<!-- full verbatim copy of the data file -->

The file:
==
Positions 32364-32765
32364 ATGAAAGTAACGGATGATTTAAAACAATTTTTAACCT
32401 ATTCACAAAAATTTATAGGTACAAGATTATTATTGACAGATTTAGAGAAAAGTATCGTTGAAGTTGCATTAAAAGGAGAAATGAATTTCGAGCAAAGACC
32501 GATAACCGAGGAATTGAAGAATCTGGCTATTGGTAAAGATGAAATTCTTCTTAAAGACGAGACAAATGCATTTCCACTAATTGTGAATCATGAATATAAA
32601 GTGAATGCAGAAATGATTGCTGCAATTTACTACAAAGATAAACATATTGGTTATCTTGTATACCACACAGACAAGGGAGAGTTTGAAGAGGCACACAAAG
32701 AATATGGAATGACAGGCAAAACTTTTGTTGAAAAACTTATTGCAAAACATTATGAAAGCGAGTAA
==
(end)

Positions 32364-32765
32364 ATGAAAGTAACGGATGATTTAAAACAATTTTTAACCT
32401 ATTCACAAAAATTTATAGGTACAAGATTATTATTGACAGATTTAGAGAAAAGTATCGTTGAAGTTGCATTAAAAGGAGAAATGAATTTCGAGCAAAGACC
32501 GATAACCGAGGAATTGAAGAATCTGGCTATTGGTAAAGATGAAATTCTTCTTAAAGACGAGACAAATGCATTTCCACTAATTGTGAATCATGAATATAAA
32601 GTGAATGCAGAAATGATTGCTGCAATTTACTACAAAGATAAACATATTGGTTATCTTGTATACCACACAGACAAGGGAGAGTTTGAAGAGGCACACAAAG
32701 AATATGGAATGACAGGCAAAACTTTTGTTGAAAAACTTATTGCAAAACATTATGAAAGCGAGTAA